DataStreme = STEM

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Monday, 3 February 2014
Hall C3 (The Georgia World Congress Center )
John A. White III, Fayetteville, NC
Manuscript (70.4 kB)

Handout (2.2 MB)

As the AMS DataStreme programs have matured, it's useful to conduct a post-analysis of some of the local implementation efforts. In North Carolina, long-serving LIT leaders shepherded these efforts, along the way integrating some (perhaps) unique and novel approaches.

We'll review the early days of DataStreme in North Carolina including a look back at weather-impact “hooks” for the K-12 community of learners; the NC DataStreme partnership with the NC School of Science and Mathematics (NCSSM) and their live, interactive broadcasts to the far corners of North Carolina; and update the informal collaboration with the State Climate Office of North Carolina.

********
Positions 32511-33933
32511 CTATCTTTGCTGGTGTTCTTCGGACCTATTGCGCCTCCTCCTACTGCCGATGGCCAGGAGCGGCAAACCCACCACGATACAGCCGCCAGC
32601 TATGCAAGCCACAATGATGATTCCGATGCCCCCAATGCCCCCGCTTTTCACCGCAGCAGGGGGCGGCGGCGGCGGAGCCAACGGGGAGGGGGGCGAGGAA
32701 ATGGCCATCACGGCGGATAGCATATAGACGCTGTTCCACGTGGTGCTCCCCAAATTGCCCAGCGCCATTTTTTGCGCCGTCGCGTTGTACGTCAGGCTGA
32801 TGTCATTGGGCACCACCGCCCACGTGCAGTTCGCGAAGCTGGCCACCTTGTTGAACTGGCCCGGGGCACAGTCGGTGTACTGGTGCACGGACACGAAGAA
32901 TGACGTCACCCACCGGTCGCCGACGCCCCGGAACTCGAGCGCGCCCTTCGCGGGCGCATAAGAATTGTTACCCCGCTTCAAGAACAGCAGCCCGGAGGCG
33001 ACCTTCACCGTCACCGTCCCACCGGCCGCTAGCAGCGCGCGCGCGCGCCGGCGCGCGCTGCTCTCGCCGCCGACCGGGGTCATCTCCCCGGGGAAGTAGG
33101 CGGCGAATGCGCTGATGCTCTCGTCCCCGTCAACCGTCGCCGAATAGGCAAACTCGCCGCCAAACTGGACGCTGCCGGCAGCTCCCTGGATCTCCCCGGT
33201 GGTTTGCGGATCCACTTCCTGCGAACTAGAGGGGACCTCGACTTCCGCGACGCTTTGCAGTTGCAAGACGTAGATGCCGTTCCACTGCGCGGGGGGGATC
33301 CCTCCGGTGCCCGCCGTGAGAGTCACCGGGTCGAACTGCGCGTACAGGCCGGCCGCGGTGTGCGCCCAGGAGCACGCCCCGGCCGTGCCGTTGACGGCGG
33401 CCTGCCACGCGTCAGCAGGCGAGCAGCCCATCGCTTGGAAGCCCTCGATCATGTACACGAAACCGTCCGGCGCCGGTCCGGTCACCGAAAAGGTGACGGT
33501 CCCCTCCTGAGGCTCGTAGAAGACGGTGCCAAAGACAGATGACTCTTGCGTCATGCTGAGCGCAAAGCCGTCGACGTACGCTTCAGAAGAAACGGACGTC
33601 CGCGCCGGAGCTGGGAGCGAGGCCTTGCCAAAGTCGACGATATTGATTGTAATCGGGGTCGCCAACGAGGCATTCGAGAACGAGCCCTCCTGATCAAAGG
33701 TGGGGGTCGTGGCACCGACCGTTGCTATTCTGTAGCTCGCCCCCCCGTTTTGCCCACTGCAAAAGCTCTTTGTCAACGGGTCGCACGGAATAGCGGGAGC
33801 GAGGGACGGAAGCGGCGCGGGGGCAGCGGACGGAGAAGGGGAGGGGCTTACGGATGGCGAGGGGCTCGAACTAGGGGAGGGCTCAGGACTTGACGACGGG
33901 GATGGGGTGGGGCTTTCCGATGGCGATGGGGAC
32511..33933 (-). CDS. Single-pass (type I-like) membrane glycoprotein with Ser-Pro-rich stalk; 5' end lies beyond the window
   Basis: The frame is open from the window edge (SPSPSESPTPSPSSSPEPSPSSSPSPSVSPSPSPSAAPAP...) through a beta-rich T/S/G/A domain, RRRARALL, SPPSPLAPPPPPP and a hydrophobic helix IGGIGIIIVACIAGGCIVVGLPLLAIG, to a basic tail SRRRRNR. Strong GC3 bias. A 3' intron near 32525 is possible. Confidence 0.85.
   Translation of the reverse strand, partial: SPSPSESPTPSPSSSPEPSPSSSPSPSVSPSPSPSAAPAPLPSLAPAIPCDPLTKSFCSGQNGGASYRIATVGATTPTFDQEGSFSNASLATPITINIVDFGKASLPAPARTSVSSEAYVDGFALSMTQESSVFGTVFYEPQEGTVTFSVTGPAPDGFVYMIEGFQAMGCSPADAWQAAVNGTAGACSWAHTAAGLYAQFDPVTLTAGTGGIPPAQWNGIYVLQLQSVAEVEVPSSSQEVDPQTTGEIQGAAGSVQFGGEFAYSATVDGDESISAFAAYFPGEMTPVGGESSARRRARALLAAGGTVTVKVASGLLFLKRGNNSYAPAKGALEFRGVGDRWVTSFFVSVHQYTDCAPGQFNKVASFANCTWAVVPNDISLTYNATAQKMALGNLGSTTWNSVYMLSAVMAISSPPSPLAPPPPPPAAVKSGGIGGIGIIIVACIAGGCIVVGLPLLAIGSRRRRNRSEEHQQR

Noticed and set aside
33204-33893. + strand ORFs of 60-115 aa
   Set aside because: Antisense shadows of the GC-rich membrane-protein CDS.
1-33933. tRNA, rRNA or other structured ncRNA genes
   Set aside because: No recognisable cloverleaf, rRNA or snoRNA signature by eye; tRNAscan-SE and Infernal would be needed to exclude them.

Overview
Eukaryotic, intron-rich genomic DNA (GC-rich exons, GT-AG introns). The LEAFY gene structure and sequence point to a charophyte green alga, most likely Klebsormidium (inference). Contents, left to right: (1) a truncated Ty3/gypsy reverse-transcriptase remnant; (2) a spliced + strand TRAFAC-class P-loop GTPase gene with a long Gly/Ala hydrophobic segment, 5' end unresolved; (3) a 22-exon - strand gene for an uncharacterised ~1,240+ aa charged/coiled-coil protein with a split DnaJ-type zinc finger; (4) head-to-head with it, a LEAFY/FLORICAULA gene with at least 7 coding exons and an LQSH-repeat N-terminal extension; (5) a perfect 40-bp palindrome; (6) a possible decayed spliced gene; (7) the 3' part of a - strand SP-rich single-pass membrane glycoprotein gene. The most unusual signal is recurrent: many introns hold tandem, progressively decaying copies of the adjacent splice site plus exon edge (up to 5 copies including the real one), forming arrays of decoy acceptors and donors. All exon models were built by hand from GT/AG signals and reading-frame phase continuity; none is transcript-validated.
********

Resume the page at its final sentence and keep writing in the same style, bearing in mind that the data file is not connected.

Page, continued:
Some BI (before-the-internet) ideas and techniques from these partnerships remain valuable in today's STEM-focused environment. Each of the STEM topics has direct relevance to the atmospheric sciences. We may overlook the “T” and the “E” and perhaps take the “M” for granted, but a comprehensive perspective and teaching how we collect the data so critical to our “S” efforts may be the ultimate hooks for some students who simply are not interested in the atmosphere. These are the ones who can develop the technology for a nano-sat collector, engineer a next-generation rain sensor, or apply a ground-breaking numerical technique to a vexing microscale suite of challenges. Our Earth System is increasingly a built-upon environment, and our studies of the atmosphere present the K-12 classroom with intriguing challenges and great learning opportunities across the spectrum of STEM disciplines.